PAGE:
Governor Deal released only five veto statements and two signing statements as the signing deadline ended May 7.
Vetoes No. 1 and No. 2 were of local bills applying only to Dodge County.
Veto No. 3, of HB 193, would have extended previously granted sales tax exemptions to non-business entities including health centers and food banks.
Also in the bill was a restoration of the sales tax holiday in August and a pass-through transfer of the film tax credit. The governor called for a review of the bill by the Competitiveness Initiative taskforce to determine if the exemptions should be renewed in the 2014 session.
Veto No. 4, of HB 240, would have expanded the licensed providers in the speech pathology field that may bill for Medicaid reimbursement. Citing the pressure on the Medicaid budget, the governor noted a potential inequity among providers.
Veto No. 5 of SB 11, which would have established the Georgia Geospatial Advisory Council. The governor noted the potential cost of new services required of various state agencies under the act. The governor stated his concerns in creating a new council without appropriations.
Signing statement No. 1 concerned HB 276, which extended the life of the Hazardous Waste Trust Fund but added language tying future fee amounts to the net appropriations of funds from the fees. The governor asserted that the Georgia Constitution limits the dedication of any funds without the Constitution being amended and barring that, no future General Assembly could be obligated by Georgia code alone.
Signing statement No. 2 concerned SB 293 and stated his reservations with the renaming of Friendship Road east of I-985.
Governor signs $850 million bond package for state infrastructure
There were no budget item vetoes in Gov. Deal’s veto message last week. The state follows a debt management plan which is reviewed along with all financial and policy dealings by the bond underwriters when the state goes to the bond market to sell bonds.
Georgia has maintained its AAA highest bond rating with all three rating agencies. This has saved the state millions and millions of dollars in interest over the years. Only a handful of states have been able to hold onto the top rating during the recession, and Georgia is one of the few.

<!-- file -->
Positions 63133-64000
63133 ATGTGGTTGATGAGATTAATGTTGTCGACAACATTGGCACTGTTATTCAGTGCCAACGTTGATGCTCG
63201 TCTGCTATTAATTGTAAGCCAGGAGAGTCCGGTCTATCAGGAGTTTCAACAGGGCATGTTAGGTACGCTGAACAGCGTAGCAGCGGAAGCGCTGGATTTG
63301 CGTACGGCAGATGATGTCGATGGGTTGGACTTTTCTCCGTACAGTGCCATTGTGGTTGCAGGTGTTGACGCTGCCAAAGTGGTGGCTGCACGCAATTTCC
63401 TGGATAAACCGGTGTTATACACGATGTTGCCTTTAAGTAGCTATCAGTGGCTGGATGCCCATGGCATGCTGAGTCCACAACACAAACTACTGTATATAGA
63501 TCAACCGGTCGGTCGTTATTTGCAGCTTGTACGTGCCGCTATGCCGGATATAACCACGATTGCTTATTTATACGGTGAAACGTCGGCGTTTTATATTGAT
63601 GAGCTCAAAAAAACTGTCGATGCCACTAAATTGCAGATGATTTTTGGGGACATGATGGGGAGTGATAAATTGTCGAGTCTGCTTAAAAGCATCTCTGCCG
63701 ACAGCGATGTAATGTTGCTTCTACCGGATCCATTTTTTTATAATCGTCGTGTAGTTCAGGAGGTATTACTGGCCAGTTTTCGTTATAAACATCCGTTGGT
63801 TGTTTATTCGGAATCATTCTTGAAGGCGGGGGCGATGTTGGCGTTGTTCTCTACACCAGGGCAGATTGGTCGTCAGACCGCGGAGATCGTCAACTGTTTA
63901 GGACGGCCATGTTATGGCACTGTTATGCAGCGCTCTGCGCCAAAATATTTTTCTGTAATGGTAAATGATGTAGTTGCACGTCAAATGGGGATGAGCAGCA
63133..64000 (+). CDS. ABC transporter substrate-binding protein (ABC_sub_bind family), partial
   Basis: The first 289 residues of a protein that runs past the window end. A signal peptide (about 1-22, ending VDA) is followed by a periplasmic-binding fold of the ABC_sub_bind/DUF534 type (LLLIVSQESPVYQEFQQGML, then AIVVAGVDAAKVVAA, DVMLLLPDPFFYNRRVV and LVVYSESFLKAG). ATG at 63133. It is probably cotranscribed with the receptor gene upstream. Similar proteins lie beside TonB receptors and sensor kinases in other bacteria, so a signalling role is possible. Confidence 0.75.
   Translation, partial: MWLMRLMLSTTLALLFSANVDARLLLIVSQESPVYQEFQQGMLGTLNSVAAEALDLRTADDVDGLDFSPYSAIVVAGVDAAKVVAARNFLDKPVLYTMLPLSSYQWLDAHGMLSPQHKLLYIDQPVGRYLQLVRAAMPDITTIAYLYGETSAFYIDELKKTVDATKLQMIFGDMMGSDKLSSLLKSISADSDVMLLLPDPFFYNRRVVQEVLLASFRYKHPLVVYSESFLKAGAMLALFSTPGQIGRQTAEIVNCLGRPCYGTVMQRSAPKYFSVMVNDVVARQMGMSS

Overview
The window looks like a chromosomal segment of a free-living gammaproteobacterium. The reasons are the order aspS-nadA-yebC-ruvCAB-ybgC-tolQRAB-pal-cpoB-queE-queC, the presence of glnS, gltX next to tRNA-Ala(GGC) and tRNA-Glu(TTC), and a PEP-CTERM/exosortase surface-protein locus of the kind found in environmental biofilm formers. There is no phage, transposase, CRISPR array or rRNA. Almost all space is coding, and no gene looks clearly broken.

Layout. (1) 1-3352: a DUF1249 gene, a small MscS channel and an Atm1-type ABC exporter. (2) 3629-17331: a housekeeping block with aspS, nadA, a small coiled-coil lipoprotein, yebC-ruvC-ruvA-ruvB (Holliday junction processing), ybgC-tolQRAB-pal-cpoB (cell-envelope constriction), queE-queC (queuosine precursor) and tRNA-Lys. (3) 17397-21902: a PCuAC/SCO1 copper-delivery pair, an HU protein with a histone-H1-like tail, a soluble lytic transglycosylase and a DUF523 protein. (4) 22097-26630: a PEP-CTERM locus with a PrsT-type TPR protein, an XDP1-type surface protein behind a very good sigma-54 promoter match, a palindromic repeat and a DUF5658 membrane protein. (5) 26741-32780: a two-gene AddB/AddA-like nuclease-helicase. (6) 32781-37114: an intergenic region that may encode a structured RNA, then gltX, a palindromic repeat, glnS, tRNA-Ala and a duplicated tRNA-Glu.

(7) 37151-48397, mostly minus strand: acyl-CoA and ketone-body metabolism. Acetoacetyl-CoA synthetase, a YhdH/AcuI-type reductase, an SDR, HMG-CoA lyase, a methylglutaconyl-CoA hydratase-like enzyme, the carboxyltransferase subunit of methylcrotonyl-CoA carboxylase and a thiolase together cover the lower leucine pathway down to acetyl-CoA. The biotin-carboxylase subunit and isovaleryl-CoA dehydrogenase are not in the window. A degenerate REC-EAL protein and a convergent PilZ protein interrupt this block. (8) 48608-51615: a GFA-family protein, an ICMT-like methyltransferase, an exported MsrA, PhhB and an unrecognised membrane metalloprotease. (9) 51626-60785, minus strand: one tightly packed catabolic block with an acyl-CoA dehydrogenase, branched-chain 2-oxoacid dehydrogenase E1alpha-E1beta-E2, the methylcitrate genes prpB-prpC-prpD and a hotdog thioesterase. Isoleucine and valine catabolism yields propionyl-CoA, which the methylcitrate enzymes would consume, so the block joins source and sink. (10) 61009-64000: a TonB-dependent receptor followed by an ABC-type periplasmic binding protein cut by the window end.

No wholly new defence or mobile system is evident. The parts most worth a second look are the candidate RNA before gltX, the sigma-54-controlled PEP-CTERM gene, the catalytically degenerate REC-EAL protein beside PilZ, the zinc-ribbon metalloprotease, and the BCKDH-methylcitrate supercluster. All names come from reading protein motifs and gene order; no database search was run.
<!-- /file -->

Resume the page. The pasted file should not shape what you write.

The bond package puts investments in virtually every part of state government and keeps this growing state moving forward.
The major portions of the bond section were:
• Department of Corrections – repairs, security upgrades, vehicles — $16.4 million
• Department of Defense – armories — $3.2 million
• Georgia Bureau of Investigation – repairs, vehicles — $1.5 million
• Department of Juvenile Justice – facilities — $10.6 million
• Public Safety facilities – vehicles, facility repairs — $9.6 million
• Community Affairs – reservoirs — $4.5 million
• Environmental Facilities – loan programs for water and sewer — $24.2 million
• Economic Development – World Congress Center, parking lot — $5 million
• Georgia Ports deepening – Savannah Harbor — $50 million
• Department of Education – school construction, equipment, tech grants — $238.9 million
• Department of Revenue – GRATIS System — $10 million
• Board of Regents – facilities, equipment — $325 million
• Jekyll Island Authority – youth facility — $12 million
• Technical College System – facilities, equipment — $92 million
• Forestry – facilities, equipment — $4.8 million
• Natural Resources – facilities, land, equipment — $26.5 million
• Agriculture – Atlanta Farmers Market — $1 million
If you would like additional information regarding a specific budget item, you may access the Georgia General Assembly Web site at www.legis.ga.gov, then select Senate, then Budget and Evaluation Office, then Appropriations Documents.
You can also look up legislation from this past session by going to www.legis.ga.gov.
I may be reached at
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(404) 656-5038 (phone)
(404) 657-7094 (fax)
E-mail at Jack.Hill@senate.ga.gov
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